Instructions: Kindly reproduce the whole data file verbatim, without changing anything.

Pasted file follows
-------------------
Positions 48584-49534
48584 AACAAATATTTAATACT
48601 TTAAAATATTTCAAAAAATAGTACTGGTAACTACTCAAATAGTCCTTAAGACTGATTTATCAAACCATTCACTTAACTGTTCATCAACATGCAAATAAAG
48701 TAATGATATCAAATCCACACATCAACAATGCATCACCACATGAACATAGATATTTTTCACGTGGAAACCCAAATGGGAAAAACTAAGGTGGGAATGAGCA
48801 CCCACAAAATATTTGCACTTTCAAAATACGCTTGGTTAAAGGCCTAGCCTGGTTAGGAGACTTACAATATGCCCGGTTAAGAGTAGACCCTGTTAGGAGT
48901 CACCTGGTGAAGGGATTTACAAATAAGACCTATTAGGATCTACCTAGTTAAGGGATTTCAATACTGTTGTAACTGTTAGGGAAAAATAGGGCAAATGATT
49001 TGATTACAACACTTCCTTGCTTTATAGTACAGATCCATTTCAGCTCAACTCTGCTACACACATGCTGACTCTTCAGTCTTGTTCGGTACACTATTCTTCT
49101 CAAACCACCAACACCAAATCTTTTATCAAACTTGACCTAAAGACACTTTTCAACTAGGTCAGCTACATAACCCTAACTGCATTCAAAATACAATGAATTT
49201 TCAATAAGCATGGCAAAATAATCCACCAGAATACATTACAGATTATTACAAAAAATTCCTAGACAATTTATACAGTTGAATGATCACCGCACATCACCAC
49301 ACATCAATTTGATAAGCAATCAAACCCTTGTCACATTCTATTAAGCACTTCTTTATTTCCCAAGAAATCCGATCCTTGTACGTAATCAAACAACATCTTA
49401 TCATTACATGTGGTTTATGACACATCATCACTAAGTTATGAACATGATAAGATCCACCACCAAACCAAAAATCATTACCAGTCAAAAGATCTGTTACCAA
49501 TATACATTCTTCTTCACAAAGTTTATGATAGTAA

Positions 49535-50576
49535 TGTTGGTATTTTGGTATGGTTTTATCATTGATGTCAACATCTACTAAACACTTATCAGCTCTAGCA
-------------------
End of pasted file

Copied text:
Positions 48584-49534
48584 AACAAATATTTAATACT
48601 TTAAAATATTTCAAAAAATAGTACTGGTAACTACTCAAATAGTCCTTAAGACTGATTTATCAAACCATTCACTTAACTGTTCATCAACATGCAAATAAAG
48701 TAATGATATCAAATCCACACATCAACAATGCATCACCACATGAACATAGATATTTTTCACGTGGAAACCCAAATGGGAAAAACTAAGGTGGGAATGAGCA
48801 CCCACAAAATATTTGCACTTTCAAAATACGCTTGGTTAAAGGCCTAGCCTGGTTAGGAGACTTACAATATGCCCGGTTAAGAGTAGACCCTGTTAGGAGT
48901 CACCTGGTGAAGGGATTTACAAATAAGACCTATTAGGATCTACCTAGTTAAGGGATTTCAATACTGTTGTAACTGTTAGGGAAAAATAGGGCAAATGATT
49001 TGATTACAACACTTCCTTGCTTTATAGTACAGATCCATTTCAGCTCAACTCTGCTACACACATGCTGACTCTTCAGTCTTGTTCGGTACACTATTCTTCT
49101 CAAACCACCAACACCAAATCTTTTATCAAACTTGACCTAAAGACACTTTTCAACTAGGTCAGCTACATAACCCTAACTGCATTCAAAATACAATGAATTT
49201 TCAATAAGCATGGCAAAATAATCCACCAGAATACATTACAGATTATTACAAAAAATTCCTAGACAATTTATACAGTTGAATGATCACCGCACATCACCAC
49301 ACATCAATTTGATAAGCAATCAAACCCTTGTCACATTCTATTAAGCACTTCTTTATTTCCCAAGAAATCCGATCCTTGTACGTAATCAAACAACATCTTA
49401 TCATTACATGTGGTTTATGACACATCATCACTAAGTTATGAACATGATAAGATCCACCACCAAACCAAAAATCATTACCAGTCAAAAGATCTGTTACCAA
49501 TATACATTCTTCTTCACAAAGTTTATGATAGTAA

Positions 49535-50576
49535 TGTTGGTATTTTGGTATGGTTTTATCATTGATGTCAACATCTACTAAACACTTATCAGCTCTAGCA